Rare animals, including chimpanzees and gorillas, are being hunted into extinction because of record levels of demand for bush meat, a new study has determined.
According to a report in the Telegraph, research in the Congo Basin in Africa found that more than three million tonnes of 'bush meat' is being extracted from the area every year, the equivalent of butchering 740,000 bull elephants.
Most of the animals are small antelopes like blue duiker or rodents like the porcupine but larger mammals like monkeys and even gorillas are also taken. he study published in Mammal Review found the rate of hunting is higher than ever because of malnutrition in the area and is calling for more funding to help the local community find alternative sources of food.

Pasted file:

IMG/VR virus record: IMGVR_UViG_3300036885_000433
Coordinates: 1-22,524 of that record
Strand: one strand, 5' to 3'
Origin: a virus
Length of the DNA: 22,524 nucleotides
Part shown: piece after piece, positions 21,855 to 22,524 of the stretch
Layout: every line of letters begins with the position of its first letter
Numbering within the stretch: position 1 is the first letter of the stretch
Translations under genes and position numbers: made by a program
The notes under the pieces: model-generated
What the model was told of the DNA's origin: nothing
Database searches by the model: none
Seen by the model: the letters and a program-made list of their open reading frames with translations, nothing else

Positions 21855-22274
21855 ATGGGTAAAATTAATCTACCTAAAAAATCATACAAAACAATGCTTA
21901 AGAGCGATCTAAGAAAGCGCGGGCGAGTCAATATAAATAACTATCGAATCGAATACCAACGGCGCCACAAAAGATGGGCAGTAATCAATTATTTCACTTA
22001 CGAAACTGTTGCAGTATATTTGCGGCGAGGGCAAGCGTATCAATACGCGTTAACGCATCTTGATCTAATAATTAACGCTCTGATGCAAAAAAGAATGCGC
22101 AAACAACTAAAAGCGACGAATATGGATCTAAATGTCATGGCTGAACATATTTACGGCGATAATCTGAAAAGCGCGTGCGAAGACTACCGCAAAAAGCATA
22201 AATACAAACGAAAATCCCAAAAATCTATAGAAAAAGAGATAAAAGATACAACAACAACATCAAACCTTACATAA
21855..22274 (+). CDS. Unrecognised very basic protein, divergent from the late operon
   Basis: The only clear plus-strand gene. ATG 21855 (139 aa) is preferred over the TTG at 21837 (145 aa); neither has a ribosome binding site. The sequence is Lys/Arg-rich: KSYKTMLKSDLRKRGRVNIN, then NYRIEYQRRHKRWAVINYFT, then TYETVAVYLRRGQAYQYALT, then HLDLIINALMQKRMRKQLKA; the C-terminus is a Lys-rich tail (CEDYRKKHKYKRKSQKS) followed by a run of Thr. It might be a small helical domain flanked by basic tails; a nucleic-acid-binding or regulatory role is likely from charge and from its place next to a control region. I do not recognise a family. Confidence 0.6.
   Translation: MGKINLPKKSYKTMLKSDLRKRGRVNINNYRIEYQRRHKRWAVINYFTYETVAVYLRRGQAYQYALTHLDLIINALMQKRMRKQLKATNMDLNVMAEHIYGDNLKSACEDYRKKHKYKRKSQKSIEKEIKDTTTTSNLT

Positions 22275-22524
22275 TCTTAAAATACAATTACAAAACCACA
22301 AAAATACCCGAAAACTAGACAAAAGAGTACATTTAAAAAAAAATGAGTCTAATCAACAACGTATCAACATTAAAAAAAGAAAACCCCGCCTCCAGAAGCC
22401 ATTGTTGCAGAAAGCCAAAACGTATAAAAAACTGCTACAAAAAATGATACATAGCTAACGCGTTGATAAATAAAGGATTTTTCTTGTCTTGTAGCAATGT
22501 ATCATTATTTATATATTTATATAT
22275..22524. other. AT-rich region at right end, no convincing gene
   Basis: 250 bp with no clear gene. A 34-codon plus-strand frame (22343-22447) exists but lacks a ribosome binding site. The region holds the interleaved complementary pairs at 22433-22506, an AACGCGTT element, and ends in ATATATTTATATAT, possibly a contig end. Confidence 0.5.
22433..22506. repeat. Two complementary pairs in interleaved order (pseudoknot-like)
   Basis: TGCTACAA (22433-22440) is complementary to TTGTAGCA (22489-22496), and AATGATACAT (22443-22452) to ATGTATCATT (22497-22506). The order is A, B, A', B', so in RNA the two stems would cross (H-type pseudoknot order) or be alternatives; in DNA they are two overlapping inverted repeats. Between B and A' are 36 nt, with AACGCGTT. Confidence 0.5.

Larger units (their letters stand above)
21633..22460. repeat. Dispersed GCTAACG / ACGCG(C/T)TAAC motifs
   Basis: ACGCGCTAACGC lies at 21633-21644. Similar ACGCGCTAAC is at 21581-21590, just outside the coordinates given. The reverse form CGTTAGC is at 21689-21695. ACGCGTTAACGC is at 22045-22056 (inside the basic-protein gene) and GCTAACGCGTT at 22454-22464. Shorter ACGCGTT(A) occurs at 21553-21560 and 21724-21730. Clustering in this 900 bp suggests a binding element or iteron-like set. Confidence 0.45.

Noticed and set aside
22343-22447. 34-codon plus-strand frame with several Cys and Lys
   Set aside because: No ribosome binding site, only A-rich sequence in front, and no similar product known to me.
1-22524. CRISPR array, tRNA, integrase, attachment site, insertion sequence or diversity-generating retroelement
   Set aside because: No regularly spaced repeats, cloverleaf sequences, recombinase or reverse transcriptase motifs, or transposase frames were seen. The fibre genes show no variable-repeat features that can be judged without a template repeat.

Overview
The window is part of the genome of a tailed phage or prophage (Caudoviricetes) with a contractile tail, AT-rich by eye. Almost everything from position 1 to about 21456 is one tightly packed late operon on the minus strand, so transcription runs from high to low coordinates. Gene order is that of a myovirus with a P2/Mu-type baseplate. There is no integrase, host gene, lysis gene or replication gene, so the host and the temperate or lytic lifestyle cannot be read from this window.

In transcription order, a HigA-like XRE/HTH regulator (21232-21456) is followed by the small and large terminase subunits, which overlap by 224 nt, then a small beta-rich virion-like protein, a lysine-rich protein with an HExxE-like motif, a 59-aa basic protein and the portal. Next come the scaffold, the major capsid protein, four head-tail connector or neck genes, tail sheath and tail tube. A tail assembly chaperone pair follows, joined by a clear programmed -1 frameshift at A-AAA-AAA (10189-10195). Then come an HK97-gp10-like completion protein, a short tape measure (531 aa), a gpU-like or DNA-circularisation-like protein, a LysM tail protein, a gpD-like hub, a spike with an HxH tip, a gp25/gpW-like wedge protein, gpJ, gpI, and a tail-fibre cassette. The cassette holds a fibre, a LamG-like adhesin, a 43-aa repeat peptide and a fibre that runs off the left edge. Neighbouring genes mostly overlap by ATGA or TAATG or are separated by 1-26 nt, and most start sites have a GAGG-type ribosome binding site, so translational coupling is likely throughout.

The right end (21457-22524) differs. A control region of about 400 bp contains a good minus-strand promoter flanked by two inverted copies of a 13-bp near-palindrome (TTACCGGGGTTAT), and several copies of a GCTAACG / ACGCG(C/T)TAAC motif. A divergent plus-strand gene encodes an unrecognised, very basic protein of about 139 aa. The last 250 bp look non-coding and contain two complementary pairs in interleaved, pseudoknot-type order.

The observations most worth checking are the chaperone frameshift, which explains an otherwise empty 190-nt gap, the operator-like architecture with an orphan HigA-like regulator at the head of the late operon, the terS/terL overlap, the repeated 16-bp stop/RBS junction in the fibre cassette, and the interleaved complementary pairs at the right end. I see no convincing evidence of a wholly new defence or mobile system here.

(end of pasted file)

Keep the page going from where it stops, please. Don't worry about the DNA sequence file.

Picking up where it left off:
Meat from wild animals or 'bush meat' is one of the most important sources of protein for many people around the world, especially in Africa.
But, in a 500 million acre region of the Congo Basin stretching into eight countries, hunting has reached an unprecedented scale.
Researchers from the Overseas Development Institute calculated that 3.4 million tonnes of bushmeat is removed every year from that area alone, equivalent to the weight of 40.7 million men.
John Fa, chief conservation officer at Durrell Wildlife Conservation Trust and a visiting professor at Imperial College London, said it was "unsustainable".
He pointed out that illegal logging is also destroying habitat and predators like leopards will be unable to survive without prey.
"People are taking rare animals out of the forest at an enormous rate yet we know very little about them," he said.